Agony of the Itch
Anyone who has ever tried to ignore one can tell you: an itch can be just as irritating and frustrating as pain.
A recent study by Emory researchers has shown that patients who endure chronic pruritus (an itching sensation) are affected in much the same way as patients who deal with chronic pain. Data from the study were published online by Archives of Dermatology in June 2011.
“Chronic pruritus can have a devastating effect on patients, causing health problems such as depression, anxiety, and interruption of sleep,” says Suephy Chen, lead investigator for the study and associate professor of dermatology at Emory’s School of Medicine. “Although it is believed that the condition may be fairly common, and it shares many similarities to chronic pain, pruritus has not been widely studied for its effect on patients’ quality of life.”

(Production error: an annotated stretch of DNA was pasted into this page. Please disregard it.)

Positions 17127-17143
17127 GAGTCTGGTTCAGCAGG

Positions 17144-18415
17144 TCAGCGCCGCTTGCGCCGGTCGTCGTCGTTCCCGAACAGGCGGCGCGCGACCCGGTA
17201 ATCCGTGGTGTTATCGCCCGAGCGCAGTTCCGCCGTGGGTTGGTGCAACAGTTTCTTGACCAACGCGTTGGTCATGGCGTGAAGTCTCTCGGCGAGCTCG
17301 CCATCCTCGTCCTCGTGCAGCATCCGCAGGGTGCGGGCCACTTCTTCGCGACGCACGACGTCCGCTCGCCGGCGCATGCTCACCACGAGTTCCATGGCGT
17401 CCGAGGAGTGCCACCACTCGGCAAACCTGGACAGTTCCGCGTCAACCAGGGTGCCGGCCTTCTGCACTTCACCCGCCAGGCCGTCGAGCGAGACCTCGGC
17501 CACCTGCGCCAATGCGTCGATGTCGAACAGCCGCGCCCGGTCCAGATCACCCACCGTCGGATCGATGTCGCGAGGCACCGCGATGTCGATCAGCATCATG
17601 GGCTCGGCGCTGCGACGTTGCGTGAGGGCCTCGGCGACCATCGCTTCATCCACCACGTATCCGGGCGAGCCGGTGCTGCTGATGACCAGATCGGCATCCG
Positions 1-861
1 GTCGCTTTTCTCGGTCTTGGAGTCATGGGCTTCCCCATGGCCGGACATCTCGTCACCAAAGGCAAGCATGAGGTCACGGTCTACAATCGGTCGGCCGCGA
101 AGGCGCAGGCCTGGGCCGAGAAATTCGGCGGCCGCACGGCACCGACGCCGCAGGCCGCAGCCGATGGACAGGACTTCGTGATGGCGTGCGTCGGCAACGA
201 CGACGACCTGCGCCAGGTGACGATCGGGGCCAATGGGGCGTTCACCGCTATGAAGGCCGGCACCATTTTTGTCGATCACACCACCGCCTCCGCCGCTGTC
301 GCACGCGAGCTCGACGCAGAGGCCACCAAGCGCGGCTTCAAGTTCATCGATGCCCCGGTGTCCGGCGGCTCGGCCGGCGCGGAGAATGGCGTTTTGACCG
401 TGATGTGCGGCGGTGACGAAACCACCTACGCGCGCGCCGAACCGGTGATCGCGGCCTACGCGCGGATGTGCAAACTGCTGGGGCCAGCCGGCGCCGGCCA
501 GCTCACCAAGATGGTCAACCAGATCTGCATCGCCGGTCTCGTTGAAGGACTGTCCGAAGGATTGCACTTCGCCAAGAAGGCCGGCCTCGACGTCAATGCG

To determine the impact of pruritus, Chen and her colleagues used a quality-of-life measure called “utilities” to assess men and women who had been experiencing either puritus or pain for six or more weeks. The data showed that the mean utility score of patients with chronic pruritus was 0.87, indicating that the average patient was willing to forfeit 13 percent of life expectancy to live without pruritus. This suggests a considerable burden of disease and a quality of life impact comparable to that of chronic pain.
Significant social relationships—such as marriage—seemed to have a positive effect on the symptoms, perhaps by aiding in economic well-being, healthier lifestyles, lower stress, and social support.